Up and Down Again or Pain and Suffering

Mount Kinabalu Travel Blog

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The foothills of Mount Kinablu.

A short while (and an amusing Malay radio station playing Malay covers of metal anthems) later we reached the foothills of the mountain. I'd never been near a mountain before, and so I can imagine I managed a pretty good impression of a goldfish as my jaw gaped as I gazed up, and up at the slopes shrouded in mist like a modest lady stepping out of the shower in a soft downy towel. Still, poetic images of craggy naked chicks were pushed from my mind as the bullet train of realisation crashed into the station that is my brain with one terrifying thought: you've gotta climb that fat boy.

A note, now, on my physical condition or lack there of. I am alive, and fulfill most of the basic functions that denote life and sentience, and for the vast majority of my time cluttering up this planet that has sufficed for me nicely.

A view of the mountain from the road.
I am over weight, I used to smoke, a lot. I drink. I don't excerise because it's hard work and I look bad in lycra. This, for all you smart people out there, is obviously not a condition to attempt to climb a mountain in. Ho hum. A quaint English expression comes to mind to sum up my plight: bollocks. Big, fat, hairy bollocks.

Still, the mountain was a pleasing site. It dominates the landscape, and exudes that natural power of overwhelming significance that only giant slabs of rock can. Nestled on the slopes were small communities (and many, many Catholic churches showing a persistence to be admired), and little craft villages. We stopped at one of these for a tea, pee and to stretch out tired legs. Behind us the mountain rose ominously into the late afternoon - a stark reminder of nature and its real permanence, not like our feeble attempts at building.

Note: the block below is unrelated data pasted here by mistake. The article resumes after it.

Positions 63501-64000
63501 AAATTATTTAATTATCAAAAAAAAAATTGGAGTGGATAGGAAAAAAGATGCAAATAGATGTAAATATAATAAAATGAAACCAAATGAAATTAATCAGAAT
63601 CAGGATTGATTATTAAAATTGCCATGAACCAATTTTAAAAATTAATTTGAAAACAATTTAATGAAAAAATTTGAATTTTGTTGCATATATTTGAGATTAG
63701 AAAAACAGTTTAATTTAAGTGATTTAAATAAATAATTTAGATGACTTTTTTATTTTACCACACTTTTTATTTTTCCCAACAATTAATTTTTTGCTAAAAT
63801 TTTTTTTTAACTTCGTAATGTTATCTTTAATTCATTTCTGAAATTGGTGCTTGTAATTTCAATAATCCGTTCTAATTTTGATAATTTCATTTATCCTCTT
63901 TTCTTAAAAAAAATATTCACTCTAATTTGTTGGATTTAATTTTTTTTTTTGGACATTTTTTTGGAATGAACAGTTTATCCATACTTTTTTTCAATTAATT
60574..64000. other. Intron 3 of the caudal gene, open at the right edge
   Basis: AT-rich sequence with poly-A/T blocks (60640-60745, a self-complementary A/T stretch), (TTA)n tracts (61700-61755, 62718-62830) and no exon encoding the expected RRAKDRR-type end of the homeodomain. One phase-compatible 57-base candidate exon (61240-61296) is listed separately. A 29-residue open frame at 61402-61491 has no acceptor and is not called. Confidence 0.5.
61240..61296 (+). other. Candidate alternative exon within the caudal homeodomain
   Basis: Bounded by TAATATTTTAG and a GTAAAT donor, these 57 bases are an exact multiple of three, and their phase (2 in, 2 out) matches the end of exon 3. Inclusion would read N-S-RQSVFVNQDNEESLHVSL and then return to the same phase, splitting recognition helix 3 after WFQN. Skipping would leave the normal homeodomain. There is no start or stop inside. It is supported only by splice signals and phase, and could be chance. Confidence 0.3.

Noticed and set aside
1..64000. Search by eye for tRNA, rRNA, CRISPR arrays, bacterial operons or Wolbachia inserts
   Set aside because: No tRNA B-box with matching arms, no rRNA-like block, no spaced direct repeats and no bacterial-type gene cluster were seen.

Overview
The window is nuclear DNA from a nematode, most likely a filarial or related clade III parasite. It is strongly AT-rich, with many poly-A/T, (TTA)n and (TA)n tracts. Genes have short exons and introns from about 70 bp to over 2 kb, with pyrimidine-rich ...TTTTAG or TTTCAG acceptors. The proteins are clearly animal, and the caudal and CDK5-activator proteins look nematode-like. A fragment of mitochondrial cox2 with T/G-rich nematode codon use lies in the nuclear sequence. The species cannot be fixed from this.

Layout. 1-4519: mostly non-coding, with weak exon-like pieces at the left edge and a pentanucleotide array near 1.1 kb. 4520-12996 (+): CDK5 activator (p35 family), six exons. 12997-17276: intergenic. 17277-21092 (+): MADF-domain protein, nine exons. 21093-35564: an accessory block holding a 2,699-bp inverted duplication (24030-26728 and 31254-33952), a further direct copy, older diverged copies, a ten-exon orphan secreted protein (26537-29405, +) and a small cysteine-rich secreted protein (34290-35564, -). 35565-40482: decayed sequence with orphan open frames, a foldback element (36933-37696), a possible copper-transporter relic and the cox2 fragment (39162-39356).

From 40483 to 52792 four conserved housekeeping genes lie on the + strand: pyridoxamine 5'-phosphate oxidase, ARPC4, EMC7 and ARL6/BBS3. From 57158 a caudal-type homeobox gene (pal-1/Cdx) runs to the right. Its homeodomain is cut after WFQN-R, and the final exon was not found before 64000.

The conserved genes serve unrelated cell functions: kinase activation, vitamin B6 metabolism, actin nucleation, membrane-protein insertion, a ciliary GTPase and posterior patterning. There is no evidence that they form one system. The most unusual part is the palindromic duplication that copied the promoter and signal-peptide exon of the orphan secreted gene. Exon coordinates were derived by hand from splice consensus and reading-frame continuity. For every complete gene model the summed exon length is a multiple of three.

Mt. Kinablu. Doesn't look so bad...
You get the feeling that if the earth was a face, then a mountain must be a nose, and all of our cities, sky scrapers and other paraphernalia are the equivalent of a lip ring or eyebrow piercing - small, and easily removed.

That night we stayed at the Strawberry Cafe. The room was serviceable, all four of us managed to fit in, although we did have to share our space with a couple of lizards and a cockroach or many. But we weren't there to enjoy ourselves, rest was the order of the day, readying ourselves for what lay in store on the morrow. One good thing about being so near to the mountain was the drop in temperature and humidity. For the first night since I'd arrived I slept without the aid of air conditioning. And considering my pensive state of mind I slept well and deeply.
Mt. Kinablu.
However, the morrow dawned too soon, and the moment of truth arrived.

We had to climb just over six kilometres to reach Labanrata, a base camp two thirds of the way up the mountain and Low's Peak. This, our Iban guide Hadi assured us would be easy. "Not too steep," he said, "be there by lunchtime, plenty of time to rest." We nodded sagely, each of us I'm sure weighing up this information, timeline and our own chances of making it. Well, I say all of us, I kept having to drown out the perpetual cries of "shit, shit, SHIT" running through my head, and stop angling my body for a blubbering flight back to the safety of a car.